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Windows 7: How to lump the 100MB system reserved partition as part of C Drive?

19 Jun 2013   #21
gregrocker

 

If they use EasyBCD to transfer the boot files they will no longer have Repair My Computer on F8 Advanced Boot tools.

It cannot be considered a Best Practice to leave an OP without WinRE.


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19 Jun 2013   #22
whs
Microsoft MVP

Vista, Windows7, Mint Mate, Zorin, Windows 8
 
 

Greg, it may not be 'best practice' but it is practical. In this day and age of imaging, a 'repair my computer' (which usually does not help anyhow) is not a big consideration in my book.

But ultimately it is up to the users to decide whether they want to do it or not.
My System SpecsSystem Spec
19 Jun 2013   #23
gregrocker

 

Not everyone relies on backup imaging in place of repairing Win7, Wolfgang.

We should not leave someone without WinRE which can be needed at any time where the DVD, Repair CD or an image is not available. It's irresponsible and unnecessarily abandons the Best Practice repair regimen which was first developed here.
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19 Jun 2013   #24
whs
Microsoft MVP

Vista, Windows7, Mint Mate, Zorin, Windows 8
 
 

Greg, I added a 'Warning' into the tutorial to express your concerns.
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19 Jun 2013   #25
Kari

Microsoft Community Contributor Award Recipient

 

Quote   Quote: Originally Posted by XweAponX View Post
Quote   Quote: Originally Posted by derekimo View Post
Just so there is some history here, you should mention your other thread about creating a one key recovery,

How to convert from .RAR to .ISO file? (For Lenovo OKR7.0 Engineering)

Or have you abandoned that?
Actually, just re-name the RAR file as an ISO file. Or the reverse. I've done this a million times, they are practically identical, and ISO is an uncompressed RAR file, or, a compressed one, if the ISO image has been compressed to make a Gigabyte of space fit onto a CD image.

that way you can just burn whatever RAR you have after changing the RAR to ISO.
What on earth are you talking about? To start with, ISO is a disk image file and RAR is a compressed "packet" file. They are absolutely not identical. Two totally different things.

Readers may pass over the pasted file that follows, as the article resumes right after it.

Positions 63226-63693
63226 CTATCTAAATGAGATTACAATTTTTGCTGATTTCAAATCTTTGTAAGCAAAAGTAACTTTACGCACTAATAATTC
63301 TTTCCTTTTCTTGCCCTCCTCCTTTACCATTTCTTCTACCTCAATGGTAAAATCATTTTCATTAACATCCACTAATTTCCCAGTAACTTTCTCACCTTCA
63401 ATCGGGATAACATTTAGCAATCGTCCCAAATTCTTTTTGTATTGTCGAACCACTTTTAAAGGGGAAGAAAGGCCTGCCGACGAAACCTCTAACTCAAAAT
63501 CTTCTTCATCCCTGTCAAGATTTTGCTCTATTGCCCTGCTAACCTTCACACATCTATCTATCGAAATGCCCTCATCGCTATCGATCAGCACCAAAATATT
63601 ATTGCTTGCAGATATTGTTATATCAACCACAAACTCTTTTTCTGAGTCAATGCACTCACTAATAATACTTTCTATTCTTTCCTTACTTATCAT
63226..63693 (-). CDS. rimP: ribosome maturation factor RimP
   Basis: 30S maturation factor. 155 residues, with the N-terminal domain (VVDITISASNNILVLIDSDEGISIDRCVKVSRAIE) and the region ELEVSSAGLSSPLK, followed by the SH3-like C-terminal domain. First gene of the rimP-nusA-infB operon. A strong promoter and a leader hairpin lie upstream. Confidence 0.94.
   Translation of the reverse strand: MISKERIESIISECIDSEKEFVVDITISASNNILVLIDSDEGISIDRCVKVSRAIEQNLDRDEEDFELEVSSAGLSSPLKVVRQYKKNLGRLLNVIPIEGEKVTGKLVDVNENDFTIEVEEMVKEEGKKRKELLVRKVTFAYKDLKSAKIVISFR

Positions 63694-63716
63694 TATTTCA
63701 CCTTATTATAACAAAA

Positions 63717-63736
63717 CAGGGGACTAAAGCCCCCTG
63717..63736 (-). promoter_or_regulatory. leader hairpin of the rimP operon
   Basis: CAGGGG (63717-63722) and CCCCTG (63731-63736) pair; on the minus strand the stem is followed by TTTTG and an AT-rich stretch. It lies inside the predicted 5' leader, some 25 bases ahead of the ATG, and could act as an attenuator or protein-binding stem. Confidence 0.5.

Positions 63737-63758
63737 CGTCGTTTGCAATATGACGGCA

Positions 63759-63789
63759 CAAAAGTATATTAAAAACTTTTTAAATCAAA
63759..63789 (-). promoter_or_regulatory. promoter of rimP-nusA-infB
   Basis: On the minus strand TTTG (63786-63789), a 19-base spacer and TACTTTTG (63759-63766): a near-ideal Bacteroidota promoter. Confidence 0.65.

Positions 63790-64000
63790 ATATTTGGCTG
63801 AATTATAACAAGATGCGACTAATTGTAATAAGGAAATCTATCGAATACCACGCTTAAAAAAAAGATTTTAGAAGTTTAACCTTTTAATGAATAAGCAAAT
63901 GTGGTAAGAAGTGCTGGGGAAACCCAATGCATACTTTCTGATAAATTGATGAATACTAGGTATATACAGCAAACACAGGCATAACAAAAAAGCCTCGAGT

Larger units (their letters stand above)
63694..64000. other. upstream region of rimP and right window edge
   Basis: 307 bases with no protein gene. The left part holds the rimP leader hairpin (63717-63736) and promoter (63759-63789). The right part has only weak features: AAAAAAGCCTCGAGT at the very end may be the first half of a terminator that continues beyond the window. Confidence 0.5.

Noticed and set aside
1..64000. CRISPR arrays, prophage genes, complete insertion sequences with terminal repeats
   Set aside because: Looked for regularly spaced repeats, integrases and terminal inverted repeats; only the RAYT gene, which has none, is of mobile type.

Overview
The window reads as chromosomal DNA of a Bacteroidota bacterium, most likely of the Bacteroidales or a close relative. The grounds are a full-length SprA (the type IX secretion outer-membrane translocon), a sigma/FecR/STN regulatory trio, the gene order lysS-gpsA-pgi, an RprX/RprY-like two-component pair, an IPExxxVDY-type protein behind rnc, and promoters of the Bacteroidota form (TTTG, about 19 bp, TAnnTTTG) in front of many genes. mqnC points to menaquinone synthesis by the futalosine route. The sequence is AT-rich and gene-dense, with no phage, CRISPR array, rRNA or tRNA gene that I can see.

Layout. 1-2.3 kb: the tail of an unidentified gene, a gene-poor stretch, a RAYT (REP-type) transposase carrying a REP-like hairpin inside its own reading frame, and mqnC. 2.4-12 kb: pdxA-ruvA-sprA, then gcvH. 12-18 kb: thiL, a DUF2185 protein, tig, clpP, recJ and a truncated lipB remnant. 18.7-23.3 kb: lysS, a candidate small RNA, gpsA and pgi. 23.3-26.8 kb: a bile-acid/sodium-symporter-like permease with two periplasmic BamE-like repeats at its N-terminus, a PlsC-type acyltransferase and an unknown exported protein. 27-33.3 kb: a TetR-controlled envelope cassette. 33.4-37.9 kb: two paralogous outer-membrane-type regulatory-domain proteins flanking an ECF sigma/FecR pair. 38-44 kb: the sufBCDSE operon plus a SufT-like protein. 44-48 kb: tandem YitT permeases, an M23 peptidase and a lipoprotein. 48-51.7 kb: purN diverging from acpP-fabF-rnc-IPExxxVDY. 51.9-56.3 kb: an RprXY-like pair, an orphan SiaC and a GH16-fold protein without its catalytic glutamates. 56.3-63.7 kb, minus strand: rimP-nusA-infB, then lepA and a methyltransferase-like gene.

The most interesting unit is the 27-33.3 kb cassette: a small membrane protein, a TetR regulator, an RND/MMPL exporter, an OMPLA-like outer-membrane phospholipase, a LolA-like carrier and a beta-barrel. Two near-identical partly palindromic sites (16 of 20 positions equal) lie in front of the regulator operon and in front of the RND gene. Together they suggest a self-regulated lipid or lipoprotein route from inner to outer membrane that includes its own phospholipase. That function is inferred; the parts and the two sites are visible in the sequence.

Yes, you can change the file extension to ISO and then in some cases "burn" this ISO file to a CD/DVD but as it is not a real ISO disk image file but instead just a file with wrong extension, it's completely useless and unnecessary; if you don't need an ISO disk image but simply copy the RAR file to a CD/DVD, you can leave the extension as it is and copy & paste the file to disk.

I have heard it also before that some users who do not know how to write files to a CD/DVD use this workaround, changing the file extension to ISO and then using burning software to "burn" that so called ISO to disk. But, as I mentioned above, it's so utterly useless method I cannot understand the point of making such statements? Notice also that this unnecessary pointless method does not work with all compressed packets or other file types and that not all ISO burning apps can handle these fake ISOs.

Before any stupid interesting counter arguments, here's an example: Let's say I have a Windows 8 install media as a compressed RAR packet that contains the original ISO disk image.

The original bootable ISO image:
How to lump the 100MB system reserved partition as part of C Drive?-2013-06-20_010717.png
The same compressed to a RAR packet:
How to lump the 100MB system reserved partition as part of C Drive?-2013-06-20_010802.png
Opening the RAR packet with WinRAR or any other compression app shows the content:
How to lump the 100MB system reserved partition as part of C Drive?-2013-06-20_012836.png
Burning the original ISO disk image to a DVD or mounting it on a virtual CD/DVD drive shows the disk is working and bootable:
How to lump the 100MB system reserved partition as part of C Drive?-2013-06-20_011051.png
Changing the RAR packet file extension to ISO and trying to burn it to a disk or to mount it to a virtual drive only manages to produce an error message:
How to lump the 100MB system reserved partition as part of C Drive?-2013-06-20_011350.png
Kari


My System SpecsSystem Spec
20 Jun 2013   #26
AddRAM

Windows 7 Pro x64 Windows 10 Pro x64
 
 

Quote   Quote: Originally Posted by DavidW7ncus View Post
Quote   Quote: Originally Posted by jimbo45 View Post
Quote   Quote: Originally Posted by AddRAM View Post
If you create a partition to install windows on, you will never get the 100 MB System Reserved partition. But, it`s nothing to worry about.
The only time you can avoid creating this partition is if you allocate the WHOLE HDD / SSD to "C" before installing Windows -- if you have any other partitions then Windows will always create the 100 MB partition.
I "pre partiton" a HD with multiple partitions before installing the OS.
I've never had Windows create the 100MB System Reserved partition, when multiple partitions already exist.
Thank You for backing me up on this one.
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 How to lump the 100MB system reserved partition as part of C Drive?




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